Sheep Breeds of Great Britain
The Cotswold sheep is one of Britain's native breeds. It is now regarded as rare by the Rare Breeds Survival Trust. The word 'Cotswold' comes from two sources. 'Cots' or 'cotes' were shelters built to house sheep during harsh weather while 'wolds' was the name given to areas where the sheep were pastured.
The Cotswold Hills are wild, rugged and virtually devoid of vegetation. The area is around 280,000 acres in size and located in the south midland county of Gloucester, England. The temperate climate and good limestone soil makes the area quite suited to sheep-breeding.
This breed is similar in appearance to the Lincoln. The fleece falls somewhere in the middle of the Leicester and Lincoln for fineness and quality. The Cotswold is a little smaller and has more hair on the top of the head than does the Lincoln. The wool is slightly softer and finer and an excellent choice for spinning and weaving.Credit: http://commons.wikimedia.org/wiki/File:Cotswold_relaxing.jpg
It is probable that there were sheep in the Cotswolds when Caesar invaded. They had long, heavy wool and were vital to the success of the wool industry of the medieval era.
Thirty thousand sacks of Cotswold wool was granted from Gloucestershire for the household of King Edward III. In 1425, King Henry VI prohibited the export of sheep without his permission. By the 16th century, the sheep were so valuable they were known as the 'Cotswold lions'.
In an effort to improve the quality of the carcass, Leicester rams were brought in around 1780. Although meat quality improved, the size of the animal decreased and from 1825 breeding stock were again being selected for larger size and heavier fleeces.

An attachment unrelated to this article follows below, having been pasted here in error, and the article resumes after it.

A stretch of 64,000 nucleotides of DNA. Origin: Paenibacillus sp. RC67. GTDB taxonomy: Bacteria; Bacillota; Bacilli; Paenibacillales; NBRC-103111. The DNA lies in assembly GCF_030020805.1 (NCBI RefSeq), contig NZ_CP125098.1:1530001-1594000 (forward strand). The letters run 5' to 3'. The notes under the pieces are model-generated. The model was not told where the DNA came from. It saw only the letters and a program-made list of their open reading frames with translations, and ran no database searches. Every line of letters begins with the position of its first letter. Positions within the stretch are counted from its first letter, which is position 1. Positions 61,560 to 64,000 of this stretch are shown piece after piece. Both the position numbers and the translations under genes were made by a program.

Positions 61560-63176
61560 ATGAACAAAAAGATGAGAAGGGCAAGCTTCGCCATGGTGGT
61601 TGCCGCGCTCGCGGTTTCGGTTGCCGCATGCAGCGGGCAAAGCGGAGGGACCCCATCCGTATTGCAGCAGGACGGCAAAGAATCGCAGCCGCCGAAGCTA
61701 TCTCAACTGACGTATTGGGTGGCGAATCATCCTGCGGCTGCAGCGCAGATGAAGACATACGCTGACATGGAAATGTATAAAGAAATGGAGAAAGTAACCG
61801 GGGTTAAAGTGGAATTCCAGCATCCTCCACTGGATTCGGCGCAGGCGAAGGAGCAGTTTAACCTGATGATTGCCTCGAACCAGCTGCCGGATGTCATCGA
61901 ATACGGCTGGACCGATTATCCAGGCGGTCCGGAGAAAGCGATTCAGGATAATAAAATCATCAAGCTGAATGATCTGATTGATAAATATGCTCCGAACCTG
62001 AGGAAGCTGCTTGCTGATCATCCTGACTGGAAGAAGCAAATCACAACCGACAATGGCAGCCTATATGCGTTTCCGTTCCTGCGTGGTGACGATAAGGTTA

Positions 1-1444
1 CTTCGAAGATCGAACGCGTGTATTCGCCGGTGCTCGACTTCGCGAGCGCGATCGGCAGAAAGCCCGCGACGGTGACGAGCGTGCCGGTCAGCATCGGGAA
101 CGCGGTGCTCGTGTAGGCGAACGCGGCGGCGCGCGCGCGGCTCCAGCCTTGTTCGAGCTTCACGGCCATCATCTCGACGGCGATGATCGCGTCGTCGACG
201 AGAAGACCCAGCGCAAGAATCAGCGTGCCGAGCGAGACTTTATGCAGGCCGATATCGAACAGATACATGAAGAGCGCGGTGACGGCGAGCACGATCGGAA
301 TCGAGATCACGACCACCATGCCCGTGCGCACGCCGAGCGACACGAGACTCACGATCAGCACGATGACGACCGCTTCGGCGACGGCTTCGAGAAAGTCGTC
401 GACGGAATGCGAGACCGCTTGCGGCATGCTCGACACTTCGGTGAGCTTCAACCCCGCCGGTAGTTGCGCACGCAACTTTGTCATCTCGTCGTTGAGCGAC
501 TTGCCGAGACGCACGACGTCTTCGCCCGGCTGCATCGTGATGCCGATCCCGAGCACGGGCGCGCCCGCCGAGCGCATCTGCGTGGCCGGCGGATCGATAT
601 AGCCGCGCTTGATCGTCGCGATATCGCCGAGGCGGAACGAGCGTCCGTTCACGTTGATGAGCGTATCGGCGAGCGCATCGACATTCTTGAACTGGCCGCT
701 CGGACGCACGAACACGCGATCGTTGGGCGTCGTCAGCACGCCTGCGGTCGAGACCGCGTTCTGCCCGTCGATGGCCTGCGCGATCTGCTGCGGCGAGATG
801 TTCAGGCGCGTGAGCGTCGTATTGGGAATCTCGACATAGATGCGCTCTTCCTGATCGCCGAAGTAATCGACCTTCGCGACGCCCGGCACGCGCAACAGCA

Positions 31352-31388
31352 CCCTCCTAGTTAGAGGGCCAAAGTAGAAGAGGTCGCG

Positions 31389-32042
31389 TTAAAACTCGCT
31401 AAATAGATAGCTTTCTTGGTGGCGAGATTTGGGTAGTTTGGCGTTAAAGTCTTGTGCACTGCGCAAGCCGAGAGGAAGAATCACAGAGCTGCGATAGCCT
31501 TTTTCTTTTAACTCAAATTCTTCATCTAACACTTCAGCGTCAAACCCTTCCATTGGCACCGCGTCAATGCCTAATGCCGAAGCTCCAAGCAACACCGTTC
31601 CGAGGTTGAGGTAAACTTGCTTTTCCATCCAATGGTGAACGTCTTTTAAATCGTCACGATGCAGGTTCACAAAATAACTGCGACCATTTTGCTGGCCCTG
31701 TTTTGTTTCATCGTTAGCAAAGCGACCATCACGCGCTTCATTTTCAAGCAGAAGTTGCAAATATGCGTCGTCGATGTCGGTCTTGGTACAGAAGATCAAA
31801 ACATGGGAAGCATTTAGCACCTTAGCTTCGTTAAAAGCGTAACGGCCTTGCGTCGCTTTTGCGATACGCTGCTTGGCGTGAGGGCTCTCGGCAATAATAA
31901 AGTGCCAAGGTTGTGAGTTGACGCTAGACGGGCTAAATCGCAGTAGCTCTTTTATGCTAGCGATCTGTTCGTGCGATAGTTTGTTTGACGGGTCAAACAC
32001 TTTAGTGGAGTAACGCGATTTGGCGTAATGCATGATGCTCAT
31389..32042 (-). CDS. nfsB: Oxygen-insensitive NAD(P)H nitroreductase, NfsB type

There is documentation to support the fact that Cotswold sheep were exported to the United States in 1832 although there were already similar sheep there. The Cotswold was used over other breeds to improve the size and quality of lambs and to produce a longer length staple in fleeces without losing weight from the fleece.
Cotswolds are large sheep. Rams weigh around 300 pounds and ewes 200 pounds. The fleece is coarse and naturally wavy with curls 8 to 10 inches in length. The fleece hangs in locks. It is rather open and can be prone to matting. Being so open, it parts along the back and thus does not protect the sheep particularly well. It can look rather untidy if not kept clean and in good condition.Credit: http://commons.wikimedia.org/wiki/File:Cotswold_Sheep.JPG
Ewes produce about 12 pounds of white wool yearly. The ewes are excellent mothers which lamb easily and have a good milk supply. The lambs are strong and vigorous. Lambing percentages of over 150% are not uncommon. The sheep have white or greyish-white faces and legs. Some will have small black spots. The nose, hooves and inside the ears is dark. There is a tuft of wool on the forehead. The sheep are tough with excellent longevity. They are easy keepers and require little in the way of supplementary feeding.
Crossbreeds generally inherit the hardiness, thriftiness, heavier fleeces, ease of lambing and maternal instincts of their Cotswold parent.